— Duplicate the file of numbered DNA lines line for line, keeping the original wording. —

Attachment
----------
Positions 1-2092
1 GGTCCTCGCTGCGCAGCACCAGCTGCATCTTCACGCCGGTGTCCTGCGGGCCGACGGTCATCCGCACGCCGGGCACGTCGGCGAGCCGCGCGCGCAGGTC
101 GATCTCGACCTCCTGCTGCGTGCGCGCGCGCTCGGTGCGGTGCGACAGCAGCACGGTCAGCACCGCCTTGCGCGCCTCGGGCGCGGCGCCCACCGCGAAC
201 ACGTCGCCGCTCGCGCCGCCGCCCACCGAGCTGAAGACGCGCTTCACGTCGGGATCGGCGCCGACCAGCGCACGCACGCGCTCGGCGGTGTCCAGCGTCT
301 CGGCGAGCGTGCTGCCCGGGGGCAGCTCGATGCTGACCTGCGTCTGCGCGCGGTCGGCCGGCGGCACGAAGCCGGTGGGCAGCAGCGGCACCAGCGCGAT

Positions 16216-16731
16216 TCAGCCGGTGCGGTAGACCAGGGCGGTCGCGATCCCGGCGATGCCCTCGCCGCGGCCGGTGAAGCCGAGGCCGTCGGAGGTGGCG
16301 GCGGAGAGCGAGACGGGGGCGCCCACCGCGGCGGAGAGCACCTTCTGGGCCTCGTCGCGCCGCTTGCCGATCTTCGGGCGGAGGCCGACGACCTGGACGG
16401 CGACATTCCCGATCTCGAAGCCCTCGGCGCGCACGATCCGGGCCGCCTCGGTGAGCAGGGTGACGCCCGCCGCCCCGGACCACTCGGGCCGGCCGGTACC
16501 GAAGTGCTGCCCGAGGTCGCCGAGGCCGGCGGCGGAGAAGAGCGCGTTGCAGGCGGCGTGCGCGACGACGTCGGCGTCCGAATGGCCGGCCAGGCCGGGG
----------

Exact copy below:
Positions 1-2092
1 GGTCCTCGCTGCGCAGCACCAGCTGCATCTTCACGCCGGTGTCCTGCGGGCCGACGGTCATCCGCACGCCGGGCACGTCGGCGAGCCGCGCGCGCAGGTC
101 GATCTCGACCTCCTGCTGCGTGCGCGCGCGCTCGGTGCGGTGCGACAGCAGCACGGTCAGCACCGCCTTGCGCGCCTCGGGCGCGGCGCCCACCGCGAAC
201 ACGTCGCCGCTCGCGCCGCCGCCCACCGAGCTGAAGACGCGCTTCACGTCGGGATCGGCGCCGACCAGCGCACGCACGCGCTCGGCGGTGTCCAGCGTCT
301 CGGCGAGCGTGCTGCCCGGGGGCAGCTCGATGCTGACCTGCGTCTGCGCGCGGTCGGCCGGCGGCACGAAGCCGGTGGGCAGCAGCGGCACCAGCGCGAT

Positions 16216-16731
16216 TCAGCCGGTGCGGTAGACCAGGGCGGTCGCGATCCCGGCGATGCCCTCGCCGCGGCCGGTGAAGCCGAGGCCGTCGGAGGTGGCG
16301 GCGGAGAGCGAGACGGGGGCGCCCACCGCGGCGGAGAGCACCTTCTGGGCCTCGTCGCGCCGCTTGCCGATCTTCGGGCGGAGGCCGACGACCTGGACGG
16401 CGACATTCCCGATCTCGAAGCCCTCGGCGCGCACGATCCGGGCCGCCTCGGTGAGCAGGGTGACGCCCGCCGCCCCGGACCACTCGGGCCGGCCGGTACC
16501 GAAGTGCTGCCCGAGGTCGCCGAGGCCGGCGGCGGAGAAGAGCGCGTTGCAGGCGGCGTGCGCGACGACGTCGGCGTCCGAATGGCCGGCCAGGCCGGGG